Wednesday, March 26, 2008

Simple Approach for High-Contrast Optical Imaging and Characterization of Graphene-Based Sheets

Simple Approach for High-Contrast Optical Imaging and Characterization of Graphene-Based Sheets

Inhwa Jung, Matthew Pelton, Richard Piner, Dmitriy A. Dikin, Sasha Stankovich, Supinda Watcharotone, Martina Hausner, and Rodney S. Ruoff

Nano Letters, 2007, 7(12), 3569-3575; Free (but not as pretty) at arXiv.

Being able to correlate film thickness with film color is a pretty big deal in the microelectronics field. Conventional lithographic/microfab techniques make use of the pretty colors that SiO2 gives at different thicknesses; although you can roughly tell the thickness of SiO2 films within 25nm using naked eye and a color chart, an ellipsometer is usually used to give a more precise measurement. Likewise, one can sometimes tell the thickness of other films on top of SiO2 through the same optical method.
Since the graphene field is very interested in the number of layers (or thickness) in a film, this approach has seen wide use since 2004. It's definitely a lot quicker and cheaper than AFM or SEM; unfortunately, for single layers of graphene, the color change for such a thin film is very small. This paper attempts to optimize the properties of the underlying SiO2 (and silicon nitride) to give the highest contrast for thin graphene oxide and graphene films.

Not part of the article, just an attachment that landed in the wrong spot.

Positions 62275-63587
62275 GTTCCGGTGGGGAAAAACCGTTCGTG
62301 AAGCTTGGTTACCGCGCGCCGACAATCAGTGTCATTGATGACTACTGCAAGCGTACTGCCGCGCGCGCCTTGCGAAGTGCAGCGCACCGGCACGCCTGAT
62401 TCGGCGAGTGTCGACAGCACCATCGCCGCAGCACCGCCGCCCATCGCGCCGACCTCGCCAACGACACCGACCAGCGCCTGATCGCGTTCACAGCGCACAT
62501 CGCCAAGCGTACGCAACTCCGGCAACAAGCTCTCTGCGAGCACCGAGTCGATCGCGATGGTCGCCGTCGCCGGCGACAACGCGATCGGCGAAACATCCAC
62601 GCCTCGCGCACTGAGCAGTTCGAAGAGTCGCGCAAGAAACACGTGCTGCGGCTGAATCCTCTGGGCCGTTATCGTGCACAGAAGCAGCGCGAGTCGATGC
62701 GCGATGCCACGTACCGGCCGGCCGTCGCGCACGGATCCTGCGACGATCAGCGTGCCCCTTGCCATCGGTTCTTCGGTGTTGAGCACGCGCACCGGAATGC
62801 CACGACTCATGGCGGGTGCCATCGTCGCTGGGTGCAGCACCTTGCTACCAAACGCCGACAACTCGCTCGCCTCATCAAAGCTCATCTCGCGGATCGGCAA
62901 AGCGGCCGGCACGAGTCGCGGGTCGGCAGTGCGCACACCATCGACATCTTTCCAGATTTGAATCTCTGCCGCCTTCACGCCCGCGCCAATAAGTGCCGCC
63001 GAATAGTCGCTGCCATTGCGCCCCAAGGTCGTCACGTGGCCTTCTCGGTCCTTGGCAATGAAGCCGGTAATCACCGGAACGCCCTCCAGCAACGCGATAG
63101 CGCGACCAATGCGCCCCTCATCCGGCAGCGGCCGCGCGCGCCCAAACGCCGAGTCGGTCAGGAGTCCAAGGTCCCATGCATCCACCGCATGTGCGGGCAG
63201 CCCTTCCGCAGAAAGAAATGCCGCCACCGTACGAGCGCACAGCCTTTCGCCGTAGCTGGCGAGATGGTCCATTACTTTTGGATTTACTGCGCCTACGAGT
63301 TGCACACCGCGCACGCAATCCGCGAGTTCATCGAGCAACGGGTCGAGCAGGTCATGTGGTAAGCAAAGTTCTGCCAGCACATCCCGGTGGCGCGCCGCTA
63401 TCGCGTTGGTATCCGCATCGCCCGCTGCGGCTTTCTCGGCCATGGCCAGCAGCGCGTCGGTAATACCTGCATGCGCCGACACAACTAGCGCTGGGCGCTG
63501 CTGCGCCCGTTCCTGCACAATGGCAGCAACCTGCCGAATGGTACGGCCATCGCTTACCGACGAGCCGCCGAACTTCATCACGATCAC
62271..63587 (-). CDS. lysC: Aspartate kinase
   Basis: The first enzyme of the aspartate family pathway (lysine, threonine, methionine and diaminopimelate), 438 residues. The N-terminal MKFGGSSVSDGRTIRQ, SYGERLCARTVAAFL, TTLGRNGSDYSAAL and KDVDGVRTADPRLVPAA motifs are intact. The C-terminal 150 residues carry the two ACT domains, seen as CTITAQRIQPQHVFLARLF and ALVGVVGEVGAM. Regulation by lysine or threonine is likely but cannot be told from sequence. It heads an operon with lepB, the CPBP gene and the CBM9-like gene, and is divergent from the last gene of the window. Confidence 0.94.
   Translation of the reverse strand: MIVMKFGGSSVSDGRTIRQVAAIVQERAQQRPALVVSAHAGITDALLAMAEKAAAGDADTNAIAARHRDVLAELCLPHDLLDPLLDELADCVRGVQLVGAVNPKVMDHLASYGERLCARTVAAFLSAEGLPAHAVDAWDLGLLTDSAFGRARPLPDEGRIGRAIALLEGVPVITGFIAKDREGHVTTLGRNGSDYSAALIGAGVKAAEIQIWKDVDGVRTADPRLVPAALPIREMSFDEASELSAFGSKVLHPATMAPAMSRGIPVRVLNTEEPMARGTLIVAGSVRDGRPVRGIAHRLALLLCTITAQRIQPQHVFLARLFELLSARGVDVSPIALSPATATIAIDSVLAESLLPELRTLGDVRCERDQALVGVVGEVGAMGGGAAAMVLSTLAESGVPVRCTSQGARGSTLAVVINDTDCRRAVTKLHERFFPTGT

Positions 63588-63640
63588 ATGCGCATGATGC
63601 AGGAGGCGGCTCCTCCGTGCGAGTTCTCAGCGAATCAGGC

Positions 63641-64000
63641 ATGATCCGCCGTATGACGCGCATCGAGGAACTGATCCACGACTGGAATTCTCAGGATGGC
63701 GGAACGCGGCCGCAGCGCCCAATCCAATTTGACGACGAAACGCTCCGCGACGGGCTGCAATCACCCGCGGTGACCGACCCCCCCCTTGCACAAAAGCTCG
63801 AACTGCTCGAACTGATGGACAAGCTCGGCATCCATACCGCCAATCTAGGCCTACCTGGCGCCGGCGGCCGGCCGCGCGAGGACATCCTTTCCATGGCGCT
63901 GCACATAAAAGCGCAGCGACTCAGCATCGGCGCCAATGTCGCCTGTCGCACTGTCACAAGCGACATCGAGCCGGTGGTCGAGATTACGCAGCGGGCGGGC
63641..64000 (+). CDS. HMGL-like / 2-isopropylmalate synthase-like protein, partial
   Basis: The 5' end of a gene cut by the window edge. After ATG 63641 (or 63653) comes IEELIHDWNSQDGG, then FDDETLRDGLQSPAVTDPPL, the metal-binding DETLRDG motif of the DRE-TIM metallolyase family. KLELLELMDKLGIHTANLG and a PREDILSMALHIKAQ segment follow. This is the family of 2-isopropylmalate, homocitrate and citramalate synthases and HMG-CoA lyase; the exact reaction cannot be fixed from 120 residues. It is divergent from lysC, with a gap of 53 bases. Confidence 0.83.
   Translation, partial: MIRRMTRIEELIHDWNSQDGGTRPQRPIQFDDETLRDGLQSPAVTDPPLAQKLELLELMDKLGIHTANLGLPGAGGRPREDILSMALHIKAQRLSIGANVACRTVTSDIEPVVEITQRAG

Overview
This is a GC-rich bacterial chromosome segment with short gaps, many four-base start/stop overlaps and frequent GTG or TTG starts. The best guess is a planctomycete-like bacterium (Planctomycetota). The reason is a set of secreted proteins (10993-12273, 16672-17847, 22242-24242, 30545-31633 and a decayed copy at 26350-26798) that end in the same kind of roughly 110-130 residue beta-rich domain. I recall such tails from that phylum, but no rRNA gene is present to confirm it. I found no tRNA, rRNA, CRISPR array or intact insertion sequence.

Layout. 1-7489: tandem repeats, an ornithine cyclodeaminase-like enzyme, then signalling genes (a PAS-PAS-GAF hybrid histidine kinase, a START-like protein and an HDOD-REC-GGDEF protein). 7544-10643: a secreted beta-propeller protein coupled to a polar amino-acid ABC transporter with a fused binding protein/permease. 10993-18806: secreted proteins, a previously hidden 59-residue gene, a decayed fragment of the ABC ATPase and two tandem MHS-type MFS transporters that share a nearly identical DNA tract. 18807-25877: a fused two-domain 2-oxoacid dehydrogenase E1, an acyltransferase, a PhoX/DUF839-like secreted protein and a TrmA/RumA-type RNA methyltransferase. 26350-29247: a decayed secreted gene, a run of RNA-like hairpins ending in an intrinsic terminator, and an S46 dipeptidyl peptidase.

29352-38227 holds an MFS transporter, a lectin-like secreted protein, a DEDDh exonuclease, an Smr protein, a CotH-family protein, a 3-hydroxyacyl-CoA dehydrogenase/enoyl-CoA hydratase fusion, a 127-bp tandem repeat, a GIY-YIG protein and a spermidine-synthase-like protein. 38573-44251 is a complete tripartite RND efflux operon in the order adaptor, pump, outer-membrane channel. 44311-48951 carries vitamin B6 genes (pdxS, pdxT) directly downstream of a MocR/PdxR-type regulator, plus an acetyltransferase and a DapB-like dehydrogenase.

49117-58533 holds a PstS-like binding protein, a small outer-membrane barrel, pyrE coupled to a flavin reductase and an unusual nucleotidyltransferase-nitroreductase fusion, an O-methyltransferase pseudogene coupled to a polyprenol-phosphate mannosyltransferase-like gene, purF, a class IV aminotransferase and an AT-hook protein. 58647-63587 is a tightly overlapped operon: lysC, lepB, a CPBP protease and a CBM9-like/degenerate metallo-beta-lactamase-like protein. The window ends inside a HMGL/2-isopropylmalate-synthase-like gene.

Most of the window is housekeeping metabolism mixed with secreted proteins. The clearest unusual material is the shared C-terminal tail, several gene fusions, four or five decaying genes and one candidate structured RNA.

The authors start by doing some math, which you can read the paper for; basically they try to optimize the amplitude of a reflected beam of light (at a certain thickness) by fooling with the wavelength of light used, it's incident angle, refractive indices of everything, and absorption coefficients. After they got these factors all dialed in to get a good angle and three good wavelengths to try, they put some graphene oxide layers on SiO2 (using methods described before) and took nice pictures (second column, below); then they applied heat to make the films more graphene-ish and took nice pictures of those (third column, below), using three different wavelengths (a, d, g):

CBC-style pretty pictures, although the colors are actually fake since these are just contrast maps. Don't let that distract you from the beauty of this work; they also did this on silicon nitride to give similar looking contrast maps, then tried the same approach with graphene (they don't mention which graphene they use; I'm guessing scotch-tape graphene).

What does all this mean? I think it means that they've tweaked the parameters for silicon oxide and silicon nitride layers to visualize overlying layers of graphene oxide and graphene, and they've also shown instances where the contrast will change after thermal treatment (implying that this technique can be used to quantify the reduction of graphene oxide to graphene).

Jung, I., Pelton, M., Piner, R., Dikin, D., Stankovich, S., Watcharotone, S., Hausner, M., Ruoff, R. (2007). Simple Approach for High-Contrast Optical Imaging and Characterization of Graphene-Based Sheets. Nano Letters, 7(12), 3569-3575. DOI: 10.1021/nl0714177


Anonymous said...

Dear Rob W,

I happened to stumble across your blog as I was looking for citations to my Nature Nanotech. paper from earlier this year.

Since I am heavily involved in chemical education as well as research, I put together a short video demonstrating how graphene synthesis can be done in aqueous solutions without the need for surfactants. Perhaps it will be of use to you in your graduate studies. Feel free to pass it along.

R.B. Kaner,
Department of Chemistry and Biochemistry

Rob W said...

Well done.

Anonymous said...

It's a trap!